Clients might be employees of high-tech companies, for example, or immigrants who own their own businesses, he said. They might have overstayed their visas, or have some other residency status issue. Often, employers will co-sign for immigrant employees if they or their families cannot afford the price of bail.
"I evaluate risk," Mr. Berlin said. "I try to be a little compassionate but I try to be very selective, too. I have to be, otherwise I wouldn't exist, I just wouldn't make it."
Most of the people whom Mr. Berlin bails out of immigration detention centers in New Jersey, for example, have lawyers. That puts them in a different category of immigrant, since most detained immigrants do not.
Having access to legal representation also means the person is less likely to be deported, according to the Transactional Records Access Clearinghouse, which analyses immigration court data.
James Ryan McNeely, a New Jersey bondsman who specializes in immigration bail bonds at A. J. Dell'Omo in Neptune, N.J., said his company was also selective about the immigration bail bonds it writes.
He does not need to charge additional fees because his business has a low failure rate, he says. For clients recommended to him by lawyers, he might help pay some of the bail amount — say 20 percent — through an interest-free payment plan.
"If somebody fails to show up for an immigration bond, differently than a state bond, the feds don't give you the money back," he said. "That's it, conversation over."
Nationally, two big, privately held companies provide immigration bonds, Libre by Nexus and Action Immigration Bonds. Libre by Nexus, based in Verona, Va., has expanded rapidly since 2009 to offer a range of services to detained immigrants, including legal advice. Action Immigration Bonds, founded in 1974 and based in Fort Lauderdale, Fla., focuses on immigration bonds.
Some customers have sued Libre by Nexus, accusing it of exploiting them by using deceptive practices. The lawsuit, filed in federal court in California, claims that Libre by Nexus abused customers' limited English and vulnerability by tracking them with GPS shackles and signing them up to high-interest-rate loans to pay for their bail.
In a statement, the company's chief executive, Mike Donovan, said the suit was without merit and represented "a tiny fraction of the thousands of clients we have helped that eagerly recommend Nexus to their loved ones in the event they need us."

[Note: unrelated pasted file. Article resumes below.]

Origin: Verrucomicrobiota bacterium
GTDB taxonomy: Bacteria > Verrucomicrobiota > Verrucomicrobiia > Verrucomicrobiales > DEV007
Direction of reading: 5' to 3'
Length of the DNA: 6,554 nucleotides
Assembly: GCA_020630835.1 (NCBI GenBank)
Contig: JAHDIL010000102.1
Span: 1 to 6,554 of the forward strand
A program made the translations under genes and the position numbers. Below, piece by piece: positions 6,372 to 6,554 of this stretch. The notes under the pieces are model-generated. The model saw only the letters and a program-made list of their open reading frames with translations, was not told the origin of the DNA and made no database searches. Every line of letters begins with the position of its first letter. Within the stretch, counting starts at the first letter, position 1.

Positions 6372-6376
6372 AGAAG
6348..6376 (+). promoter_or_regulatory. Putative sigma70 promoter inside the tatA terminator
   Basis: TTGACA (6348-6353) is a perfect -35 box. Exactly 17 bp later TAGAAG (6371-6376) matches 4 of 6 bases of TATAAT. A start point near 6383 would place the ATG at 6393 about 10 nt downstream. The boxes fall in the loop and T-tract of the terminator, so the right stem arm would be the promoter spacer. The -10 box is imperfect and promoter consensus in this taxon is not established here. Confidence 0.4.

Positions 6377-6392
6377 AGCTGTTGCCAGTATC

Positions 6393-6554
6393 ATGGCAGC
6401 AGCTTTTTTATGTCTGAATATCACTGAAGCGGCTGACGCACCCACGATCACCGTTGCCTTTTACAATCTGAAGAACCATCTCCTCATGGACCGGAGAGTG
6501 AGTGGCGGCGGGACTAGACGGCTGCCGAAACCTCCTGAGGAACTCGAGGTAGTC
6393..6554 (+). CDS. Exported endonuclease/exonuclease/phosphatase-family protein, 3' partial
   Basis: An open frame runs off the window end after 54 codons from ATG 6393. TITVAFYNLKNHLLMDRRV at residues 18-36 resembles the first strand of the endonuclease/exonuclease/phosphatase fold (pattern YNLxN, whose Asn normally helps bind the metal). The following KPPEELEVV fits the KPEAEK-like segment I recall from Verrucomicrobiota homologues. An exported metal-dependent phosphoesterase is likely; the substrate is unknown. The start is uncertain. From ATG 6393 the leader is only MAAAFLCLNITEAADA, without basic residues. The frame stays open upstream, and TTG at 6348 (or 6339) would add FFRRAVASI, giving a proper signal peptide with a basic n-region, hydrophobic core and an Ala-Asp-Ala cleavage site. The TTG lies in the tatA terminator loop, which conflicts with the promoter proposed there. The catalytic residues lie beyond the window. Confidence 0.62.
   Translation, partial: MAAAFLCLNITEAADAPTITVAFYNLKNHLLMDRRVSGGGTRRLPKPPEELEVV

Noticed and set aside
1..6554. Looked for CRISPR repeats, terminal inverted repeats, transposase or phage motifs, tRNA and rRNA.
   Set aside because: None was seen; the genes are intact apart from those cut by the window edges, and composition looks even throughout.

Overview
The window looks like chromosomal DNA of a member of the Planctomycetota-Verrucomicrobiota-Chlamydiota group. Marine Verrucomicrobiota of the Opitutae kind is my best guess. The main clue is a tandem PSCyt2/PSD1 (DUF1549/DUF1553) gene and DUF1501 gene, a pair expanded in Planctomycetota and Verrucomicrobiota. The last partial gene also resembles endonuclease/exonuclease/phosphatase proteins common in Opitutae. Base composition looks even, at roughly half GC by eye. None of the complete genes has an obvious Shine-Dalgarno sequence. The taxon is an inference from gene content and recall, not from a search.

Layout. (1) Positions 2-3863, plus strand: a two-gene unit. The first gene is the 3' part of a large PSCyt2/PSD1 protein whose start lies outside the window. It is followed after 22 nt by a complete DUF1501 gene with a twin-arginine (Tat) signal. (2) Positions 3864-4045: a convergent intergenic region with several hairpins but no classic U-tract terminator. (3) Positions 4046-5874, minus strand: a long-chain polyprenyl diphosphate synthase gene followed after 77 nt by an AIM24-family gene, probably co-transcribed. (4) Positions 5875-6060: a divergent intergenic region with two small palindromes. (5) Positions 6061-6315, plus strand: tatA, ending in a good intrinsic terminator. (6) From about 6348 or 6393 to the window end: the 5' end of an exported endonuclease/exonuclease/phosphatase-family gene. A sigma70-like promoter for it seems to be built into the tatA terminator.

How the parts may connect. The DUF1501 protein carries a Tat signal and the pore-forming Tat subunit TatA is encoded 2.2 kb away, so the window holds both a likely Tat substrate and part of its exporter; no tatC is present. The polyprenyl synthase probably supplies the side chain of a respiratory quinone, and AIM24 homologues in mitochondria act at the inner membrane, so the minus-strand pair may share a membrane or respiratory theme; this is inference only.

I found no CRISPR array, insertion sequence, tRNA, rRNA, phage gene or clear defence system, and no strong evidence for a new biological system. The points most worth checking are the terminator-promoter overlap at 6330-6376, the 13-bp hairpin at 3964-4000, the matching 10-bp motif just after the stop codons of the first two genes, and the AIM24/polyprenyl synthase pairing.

Action Immigration Bonds did not respond to requests for comment.
In the past, bad practices among some in the criminal bond business, like a failure to collect sufficient collateral, along with high rates of incarceration of people who could not afford bail, helped spur the changes in New Jersey.
The state's bail agents were prepared for the 2014 law, which took effect in January and allows more people on minor crimes to go free after arrest with just a summons, and for more people arrested for serious crimes to be automatically detained. They expected to still write bail for the people between those extremes.
But as the law has been put into effect, the majority of people arrested and given a court date have been released without financial conditions.
Jeff Clayton, the executive director for the American Bail Coalition in Lakewood, Colo., said he expected that some New Jersey bail agents would seek to write immigration bail bonds as a way to make up for lost business. But he said he worried the future of that aspect of bail bond writing is also in doubt.
"The Justice Department largely controls immigration bail and whether that market is going to shrink or increase we don't know, because we don't know what the policies are going to be," he said.
The New Jersey attorney general's office last month changed guidelines to require detention for certain charges, such as gun crimes. The American Bail Coalition is optimistic that further fine-tuning of the reform will happen, but Mr. Clayton said he worried it might take time that the bail agents, who are small-business owners, do not have.
"Agents are going out of business," he said.